STAVANGER, Norway (AP) — The Norwegian king’s eldest child, Princess Märtha Louise, will marry her Hollywood partner, the self-professed shaman Durek Verrett, next summer, the couple announced Wednesday.
King Harald V said in a statement that his family was “delighted to welcome” Verret, who is from California and claims to be a sixth-generation shaman. The Norwegian princess can trace her ancestry back to Britain’s Queen Victoria.
The couple, who toured the country in 2019 as “The Princess and The Shaman,” have created waves in Norway with their alternative beliefs.
For the past several years, Märtha Louise, 51, has said she can talk with angels, while Verret, 48, claims that he communicates with a broad range of spirits, wields ancient medicine and has a medallion which helps ward off heavy energies, spells and darkness.
The wedding will take place on Aug. 24 in Geiranger, prized for its typical Norwegian scenery among mountains and fjords. Geiranger is 265 kilometers (165 miles) north of Bergen, Norway’s second-largest city.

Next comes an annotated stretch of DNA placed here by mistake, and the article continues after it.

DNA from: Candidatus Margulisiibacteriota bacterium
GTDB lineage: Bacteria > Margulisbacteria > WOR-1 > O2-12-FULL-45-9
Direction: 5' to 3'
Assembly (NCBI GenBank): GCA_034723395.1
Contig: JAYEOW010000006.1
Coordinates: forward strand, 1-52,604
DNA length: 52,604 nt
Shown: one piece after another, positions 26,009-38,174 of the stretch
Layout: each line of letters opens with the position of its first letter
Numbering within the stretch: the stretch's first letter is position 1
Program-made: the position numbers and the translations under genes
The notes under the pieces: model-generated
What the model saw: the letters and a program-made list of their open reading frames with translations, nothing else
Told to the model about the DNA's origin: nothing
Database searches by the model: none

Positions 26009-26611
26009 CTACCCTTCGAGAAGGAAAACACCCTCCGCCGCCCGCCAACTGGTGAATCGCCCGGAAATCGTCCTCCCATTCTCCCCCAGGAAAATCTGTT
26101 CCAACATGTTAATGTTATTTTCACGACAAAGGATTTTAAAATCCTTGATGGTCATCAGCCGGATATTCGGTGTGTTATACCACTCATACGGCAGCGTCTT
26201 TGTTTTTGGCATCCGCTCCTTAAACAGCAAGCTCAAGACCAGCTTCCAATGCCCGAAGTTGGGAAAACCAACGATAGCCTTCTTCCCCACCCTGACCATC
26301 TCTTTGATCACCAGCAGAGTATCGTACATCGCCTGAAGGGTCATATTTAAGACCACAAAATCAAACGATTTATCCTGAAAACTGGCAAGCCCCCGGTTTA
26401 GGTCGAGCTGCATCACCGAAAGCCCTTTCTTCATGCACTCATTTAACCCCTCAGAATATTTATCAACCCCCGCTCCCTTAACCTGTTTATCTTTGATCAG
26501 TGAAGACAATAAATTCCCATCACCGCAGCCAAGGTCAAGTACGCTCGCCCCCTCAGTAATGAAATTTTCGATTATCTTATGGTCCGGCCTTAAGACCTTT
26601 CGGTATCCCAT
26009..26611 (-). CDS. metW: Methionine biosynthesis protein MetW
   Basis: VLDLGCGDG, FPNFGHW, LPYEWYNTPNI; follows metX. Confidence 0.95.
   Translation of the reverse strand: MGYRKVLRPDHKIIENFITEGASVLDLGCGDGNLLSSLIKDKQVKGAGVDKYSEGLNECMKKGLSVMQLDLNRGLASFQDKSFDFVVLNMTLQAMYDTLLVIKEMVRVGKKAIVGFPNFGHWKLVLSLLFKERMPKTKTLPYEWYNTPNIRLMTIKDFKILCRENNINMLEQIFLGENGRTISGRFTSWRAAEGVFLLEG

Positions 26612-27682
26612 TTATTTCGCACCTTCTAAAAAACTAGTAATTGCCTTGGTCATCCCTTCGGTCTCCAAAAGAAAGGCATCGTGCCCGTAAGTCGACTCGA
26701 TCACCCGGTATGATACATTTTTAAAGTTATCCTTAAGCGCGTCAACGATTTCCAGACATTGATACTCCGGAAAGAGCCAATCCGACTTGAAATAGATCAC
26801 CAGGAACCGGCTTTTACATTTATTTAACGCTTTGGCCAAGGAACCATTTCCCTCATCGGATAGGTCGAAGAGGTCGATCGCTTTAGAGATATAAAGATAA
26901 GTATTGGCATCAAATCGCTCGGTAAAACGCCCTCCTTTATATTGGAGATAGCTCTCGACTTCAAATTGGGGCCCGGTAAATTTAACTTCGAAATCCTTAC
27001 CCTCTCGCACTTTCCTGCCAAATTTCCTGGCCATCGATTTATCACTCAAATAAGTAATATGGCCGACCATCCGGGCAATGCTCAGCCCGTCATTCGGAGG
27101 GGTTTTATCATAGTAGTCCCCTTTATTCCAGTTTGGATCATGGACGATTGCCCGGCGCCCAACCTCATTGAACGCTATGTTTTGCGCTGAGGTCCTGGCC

The VG newspaper, one of Norway’s biggest, said that the wedding would be privately paid for.
“We are incredibly happy to be able to celebrate our love in Geiranger’s beautiful surroundings. It means a lot to us to gather our loved ones in a place that is so rich in history and spectacular nature. Geiranger is the perfect place to embrace our love,” the couple said in a statement.
The state broadcaster NRK said that Verret will move to Norway. And while he will join the royal family, he won't have a title.
Although Princess Märtha Louise is the first child of King Harald V, her brother, Crown Prince Haakon, who is two years younger than her, will succeed his father as king.
The Norwegian Constitution was altered in 1990 to allow the first born, regardless of gender, to take precedence in the line of succession. However, it wasn't done retroactively, meaning that Haakon remains first in line to the throne. Haakon’s oldest child, Princess Ingrid Alexandra, will one day ascend the Norwegian throne.
Jan M. Olsen contributed to this report from Copenhagen, Denmark.